The Middle Ages are known for its abundant amount of deaths from plagues and wars. Let’s first look at what happened particularly in Europe during these Middle Ages. In 1347 the Bubonic Plague, otherwise known as the Black Death, arrived in Italy. The disease caused bulbous growths and sores filled with pus to appear on the body. It made victims of the illness look like “a skeleton, with black and blue splotches” (Friedlander) stained onto the face. Friedlander also stated that within two years, the plague had slaughtered “over 20 percent of the population of Europe.” This disease spread like a forest fire across the country and killed a total of 75 million people, almost 50% of Europe’s overall population. In addition to this, the smallpox epidemic swept through Paris, France and killed 50,000 individuals in 1438, most of whom were children. According to Friedlander this disease was a “virus that spreads from person to person, by touch or through breathing or coughing.” The danger level of the sickness fluctuated between people and their immune systems, some being as deadly as or even deadlier than the bubonic plague, and showed no mercy on smal...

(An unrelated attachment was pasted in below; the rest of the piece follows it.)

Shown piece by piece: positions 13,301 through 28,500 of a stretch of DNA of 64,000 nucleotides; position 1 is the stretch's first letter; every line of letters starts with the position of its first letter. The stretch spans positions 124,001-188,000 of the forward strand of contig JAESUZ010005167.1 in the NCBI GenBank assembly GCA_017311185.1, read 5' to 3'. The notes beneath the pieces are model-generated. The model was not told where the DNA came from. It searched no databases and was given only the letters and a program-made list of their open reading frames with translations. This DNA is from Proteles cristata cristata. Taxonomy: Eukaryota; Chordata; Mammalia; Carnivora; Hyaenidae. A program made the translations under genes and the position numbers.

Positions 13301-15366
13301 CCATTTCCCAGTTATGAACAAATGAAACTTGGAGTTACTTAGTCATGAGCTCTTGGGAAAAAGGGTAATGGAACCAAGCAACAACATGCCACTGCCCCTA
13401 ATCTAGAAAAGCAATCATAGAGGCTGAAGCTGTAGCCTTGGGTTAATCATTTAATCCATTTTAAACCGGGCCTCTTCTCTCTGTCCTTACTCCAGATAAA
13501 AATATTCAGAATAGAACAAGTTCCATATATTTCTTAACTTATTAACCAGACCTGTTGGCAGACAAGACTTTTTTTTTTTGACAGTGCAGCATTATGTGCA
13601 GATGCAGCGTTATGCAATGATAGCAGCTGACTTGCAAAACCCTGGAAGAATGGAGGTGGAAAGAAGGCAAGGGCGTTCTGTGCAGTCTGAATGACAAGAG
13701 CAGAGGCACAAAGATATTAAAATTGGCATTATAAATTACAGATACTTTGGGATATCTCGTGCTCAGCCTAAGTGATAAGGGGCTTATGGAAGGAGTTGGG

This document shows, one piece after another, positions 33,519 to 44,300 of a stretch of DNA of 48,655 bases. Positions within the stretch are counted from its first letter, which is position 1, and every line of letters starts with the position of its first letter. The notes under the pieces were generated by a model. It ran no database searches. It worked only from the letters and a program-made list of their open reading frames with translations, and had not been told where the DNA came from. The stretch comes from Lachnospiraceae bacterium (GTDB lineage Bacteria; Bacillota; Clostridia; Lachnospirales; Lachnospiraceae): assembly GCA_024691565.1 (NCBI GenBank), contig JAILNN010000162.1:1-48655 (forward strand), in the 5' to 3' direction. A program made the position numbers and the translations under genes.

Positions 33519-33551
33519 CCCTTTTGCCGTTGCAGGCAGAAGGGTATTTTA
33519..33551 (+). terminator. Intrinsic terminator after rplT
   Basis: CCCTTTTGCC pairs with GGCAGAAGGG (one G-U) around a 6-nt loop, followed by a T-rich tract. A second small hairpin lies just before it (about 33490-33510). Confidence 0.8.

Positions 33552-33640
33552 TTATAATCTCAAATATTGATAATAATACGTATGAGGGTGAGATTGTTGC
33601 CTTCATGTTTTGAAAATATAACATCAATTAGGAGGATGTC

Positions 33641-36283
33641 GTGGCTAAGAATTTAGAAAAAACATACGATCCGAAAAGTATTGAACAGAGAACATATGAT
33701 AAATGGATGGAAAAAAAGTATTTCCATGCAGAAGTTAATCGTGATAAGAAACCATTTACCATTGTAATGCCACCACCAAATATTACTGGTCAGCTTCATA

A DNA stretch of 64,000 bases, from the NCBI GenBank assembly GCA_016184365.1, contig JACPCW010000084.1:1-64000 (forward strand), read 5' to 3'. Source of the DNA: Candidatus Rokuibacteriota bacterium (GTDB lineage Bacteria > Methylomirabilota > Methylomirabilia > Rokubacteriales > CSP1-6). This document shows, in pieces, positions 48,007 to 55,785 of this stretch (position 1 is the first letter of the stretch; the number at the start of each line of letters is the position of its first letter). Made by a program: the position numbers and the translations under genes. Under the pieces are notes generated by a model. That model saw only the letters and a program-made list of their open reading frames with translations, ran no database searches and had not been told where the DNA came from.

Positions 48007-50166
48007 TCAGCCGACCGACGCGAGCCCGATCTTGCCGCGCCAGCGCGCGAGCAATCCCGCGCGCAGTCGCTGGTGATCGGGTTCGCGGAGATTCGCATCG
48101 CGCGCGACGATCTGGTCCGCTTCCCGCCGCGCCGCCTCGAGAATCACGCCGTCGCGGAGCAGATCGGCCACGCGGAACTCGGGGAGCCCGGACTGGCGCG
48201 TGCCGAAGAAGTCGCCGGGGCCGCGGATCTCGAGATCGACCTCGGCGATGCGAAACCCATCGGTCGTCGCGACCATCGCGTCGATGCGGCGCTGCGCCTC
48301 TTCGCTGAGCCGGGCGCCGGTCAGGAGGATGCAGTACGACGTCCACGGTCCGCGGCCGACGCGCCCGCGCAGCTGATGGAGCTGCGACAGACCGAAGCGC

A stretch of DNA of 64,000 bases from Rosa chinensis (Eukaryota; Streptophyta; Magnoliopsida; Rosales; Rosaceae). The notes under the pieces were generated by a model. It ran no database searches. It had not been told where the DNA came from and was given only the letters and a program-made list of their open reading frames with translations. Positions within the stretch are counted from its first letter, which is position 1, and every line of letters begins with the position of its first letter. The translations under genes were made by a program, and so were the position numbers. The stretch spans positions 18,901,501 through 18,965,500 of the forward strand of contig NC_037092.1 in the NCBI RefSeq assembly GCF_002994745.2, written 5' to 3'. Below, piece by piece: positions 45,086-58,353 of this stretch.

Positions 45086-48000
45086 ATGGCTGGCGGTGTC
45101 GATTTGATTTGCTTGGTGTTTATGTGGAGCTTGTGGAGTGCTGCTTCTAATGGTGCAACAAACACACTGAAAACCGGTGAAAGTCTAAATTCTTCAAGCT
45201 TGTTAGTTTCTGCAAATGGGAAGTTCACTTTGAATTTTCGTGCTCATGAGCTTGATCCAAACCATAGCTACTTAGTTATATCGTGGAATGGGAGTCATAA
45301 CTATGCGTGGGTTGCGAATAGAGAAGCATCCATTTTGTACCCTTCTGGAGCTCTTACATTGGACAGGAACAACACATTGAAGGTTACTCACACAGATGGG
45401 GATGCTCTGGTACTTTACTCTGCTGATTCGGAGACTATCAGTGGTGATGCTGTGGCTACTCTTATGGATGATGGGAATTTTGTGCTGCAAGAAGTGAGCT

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Friedlander Jr., Mark P. "Chapter Three: GREAT PLAGUES OF HISTORY: BUBONIC PLAGUE,
SMALLPOX, AND ANTHRAX." Outbreak (2003): 34-51. Book Collection: Nonfiction. Web. 4 Feb. 2014.
McFall, J. Arthur. "Ill-Fated Crusade Of The Poor People." Military History 14.6 (1998): 26. MAS Ultra - School Edition. Web. 4 Feb. 2014.
McGlynn, Scan. "Violence And The Law In Medieval England." History Today 58.4 (2008):
53. MasterFILE Premier. Web. 5 Feb. 2014.
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